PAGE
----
What to look for in an espresso machine
An espresso is a 30ml shot of coffee made by passing water through a compact puck of finely ground fresh coffee at high pressure. An espresso is not a short black coffee. It cannot come from a coffee pod machine and it is most definitely not a type of coffee bean or roast.
It sounds simple enough, but good espresso is hard to come by. Properly done it will have a rich foamy crema of emulsified coffee oils on top and will boast a rich and unique flavour profile depending on which beans were used to produce it. Bad espresso, on the other hand, will have little to no crema and will taste burnt, bitter or sour.
Brewing consistently good espresso requires a machine that can generate a consistent 9 bars of pressure and that does not heat water above 90 degrees. A good machine will also have a coffee basket – or portafilter – that holds around 8 grams of ground coffee, and it will take up to 30 seconds to force the water through the grounds.
Owning an espresso machine allows you to get barista-style Espresso at home. Espresso forms the base of a plethora of popular coffee drinks, from the Americano to the Flat white, so these machines are hardly one trick ponies.
The units have been on the market since the late 1800s when mass production began in Italy and today they grace kitchens around the globe. But with so many machines to choose from, finding the right one to meet your needs can be a nightmare.
To help you out, The Coffee Bazaar has put together this no-nonsense list of things to consider before splashing out on a new machine.
Electric or non-electric
At the bottom of the market there are some non-electric machines which come in hundreds of pounds cheaper than sophisticated electric units. Non-electric machines require you to add pre-heated water and then force water through your coffee grounds using pressure that is generated manually.
Some of the Non-electric machines, such as Wacaco’s ever-popular Nanopresso are designed to be portable and deliver Italian-style coffee on the go.
Other manual units such as ROK’s lever-operated gizmo are very much designed to stay in the kitchen.
Non-electric machines can be difficult to use and it can take a while to learn how best to operate them to get best results. They offer less control over water temperature and come with no steamers, which is not great if it takes a flat white or a cappuccino to get you going in the morning.
Manual or automatic
There are several extremely well regarded, if not downright iconic, electric espresso machines that retain a manual pumping system. For an example of what we’re on about – take a look at the Pavoni Professional Lusso. What a stunner!
The manual espresso pump is favoured by coffee fanatics who are looking tightly control the infusion and extraction times of their shots. There’s also very little risk the simple piston mechanism will break down so these machines tend to last forever and a day.
Most manual electric machines come with large boilers and high powered steam jets capable of frothing milk to a silken texture in seconds.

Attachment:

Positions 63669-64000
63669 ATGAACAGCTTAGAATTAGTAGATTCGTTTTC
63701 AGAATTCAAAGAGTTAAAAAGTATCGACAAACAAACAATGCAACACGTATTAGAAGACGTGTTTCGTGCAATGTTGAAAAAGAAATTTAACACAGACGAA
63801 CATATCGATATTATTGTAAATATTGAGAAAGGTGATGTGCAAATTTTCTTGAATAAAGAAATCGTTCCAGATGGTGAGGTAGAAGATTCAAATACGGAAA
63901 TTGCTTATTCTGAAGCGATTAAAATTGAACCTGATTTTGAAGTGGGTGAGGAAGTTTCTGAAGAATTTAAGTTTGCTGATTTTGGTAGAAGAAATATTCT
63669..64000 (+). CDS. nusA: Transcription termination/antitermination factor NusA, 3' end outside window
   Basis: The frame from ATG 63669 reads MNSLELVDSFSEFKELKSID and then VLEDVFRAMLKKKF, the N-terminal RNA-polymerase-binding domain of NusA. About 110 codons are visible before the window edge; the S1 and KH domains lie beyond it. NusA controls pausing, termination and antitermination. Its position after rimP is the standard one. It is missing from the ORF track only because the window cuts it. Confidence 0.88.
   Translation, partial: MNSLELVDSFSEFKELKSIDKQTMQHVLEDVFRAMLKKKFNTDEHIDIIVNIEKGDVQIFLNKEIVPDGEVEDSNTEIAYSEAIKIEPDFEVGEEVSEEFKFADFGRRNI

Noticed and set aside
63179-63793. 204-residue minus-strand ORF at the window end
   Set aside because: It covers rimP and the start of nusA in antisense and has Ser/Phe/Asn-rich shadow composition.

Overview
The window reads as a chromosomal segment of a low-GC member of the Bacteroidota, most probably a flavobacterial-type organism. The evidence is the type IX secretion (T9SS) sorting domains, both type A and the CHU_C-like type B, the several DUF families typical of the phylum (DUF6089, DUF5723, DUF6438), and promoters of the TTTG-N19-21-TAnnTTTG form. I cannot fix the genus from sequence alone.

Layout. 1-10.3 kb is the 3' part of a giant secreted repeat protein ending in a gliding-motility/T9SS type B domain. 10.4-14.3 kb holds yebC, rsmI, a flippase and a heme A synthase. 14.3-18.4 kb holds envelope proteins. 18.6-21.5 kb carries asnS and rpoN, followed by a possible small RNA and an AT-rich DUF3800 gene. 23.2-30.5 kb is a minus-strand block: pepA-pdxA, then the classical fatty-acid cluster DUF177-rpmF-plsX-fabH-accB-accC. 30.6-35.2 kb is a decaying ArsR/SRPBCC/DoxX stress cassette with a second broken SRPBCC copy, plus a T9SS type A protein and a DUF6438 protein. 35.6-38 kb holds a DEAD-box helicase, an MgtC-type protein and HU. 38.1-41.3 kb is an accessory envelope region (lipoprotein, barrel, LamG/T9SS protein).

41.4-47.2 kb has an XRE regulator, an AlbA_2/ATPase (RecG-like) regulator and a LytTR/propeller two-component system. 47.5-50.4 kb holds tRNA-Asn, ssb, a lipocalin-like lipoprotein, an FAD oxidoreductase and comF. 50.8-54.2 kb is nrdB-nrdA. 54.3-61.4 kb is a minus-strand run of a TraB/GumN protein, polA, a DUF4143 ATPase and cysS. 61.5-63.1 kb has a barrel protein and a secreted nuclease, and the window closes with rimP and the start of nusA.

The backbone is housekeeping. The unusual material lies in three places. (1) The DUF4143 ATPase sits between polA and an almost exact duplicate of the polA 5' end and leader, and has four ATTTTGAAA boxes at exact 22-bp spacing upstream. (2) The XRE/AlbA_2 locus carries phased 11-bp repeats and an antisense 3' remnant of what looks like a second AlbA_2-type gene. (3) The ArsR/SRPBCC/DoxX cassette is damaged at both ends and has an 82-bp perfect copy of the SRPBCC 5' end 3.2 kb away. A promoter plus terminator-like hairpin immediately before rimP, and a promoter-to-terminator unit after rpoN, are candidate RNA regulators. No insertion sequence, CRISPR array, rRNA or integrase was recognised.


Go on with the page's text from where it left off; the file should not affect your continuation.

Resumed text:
Automatic machines, like this De Longhi Dedica Style EC685M, feature electric or hydraulic pumps that force water through the coffee at a uniform pressure, no pulling required. You lose some control over the process – but still get to take the lead on bean type, grinding and tamping your coffee. The process therefore remains one of man an machine working together harmoniously.
What kind of portafilter?
Some portafilters, for example, the one on this Beem Espresso Perfect Crema Plus Espresso Machine come with two spouts, easily letting you make one or two cups on the go. Home machines are unlikely to let you go beyond a two cup maximum however.
Some machines come with a range of attachments letting you chop and change. Other times you might want to invest in new filter sets, like these super trendy bottomless naked portafilters. These have no spouts at all and give you a quasi-pornographic view of the brewing process. They also let you gauge how effective your tamping skills are. Well tamped coffee will produce a nice even pour and will taste better.
Weak frothers can take an age to heat up milk for a latte and can fail to ever generate enough steam to fill a jug of milk with enough micro-bubbles to make a good flat white. Problematically, its pretty difficult to get a good idea of how effective a frother is going to be, but a good rule of thumb is to look at the wattage of the machine. This Sage BES810BSS the Duo Temp Pro Espresso Machine packs a punch at 1,700 watts and is a fast and effective foamer.
Clearance height and cup storage
How many people have brought an espresso machine only to take it home and realize their clearance height between the portafilter and drip tray is too short for their favourite mug? Annoying right? Everyday you will need to make your coffee-shot in an espresso cup and add it into your lager mug, adding an extra element of faff to proceedings and creating washing up.
If you’re just drinking espresso it won’t be a problem – but if you are not bothered about drinking from a tiny Italian tazzina then bear the clearance height in mind when choosing your machine. This CRUX 15 Bar Espresso Filter Coffee Machine has a 9CM clearance. That should be enough for most cups and mugs although larger receptacles may need to be tilted.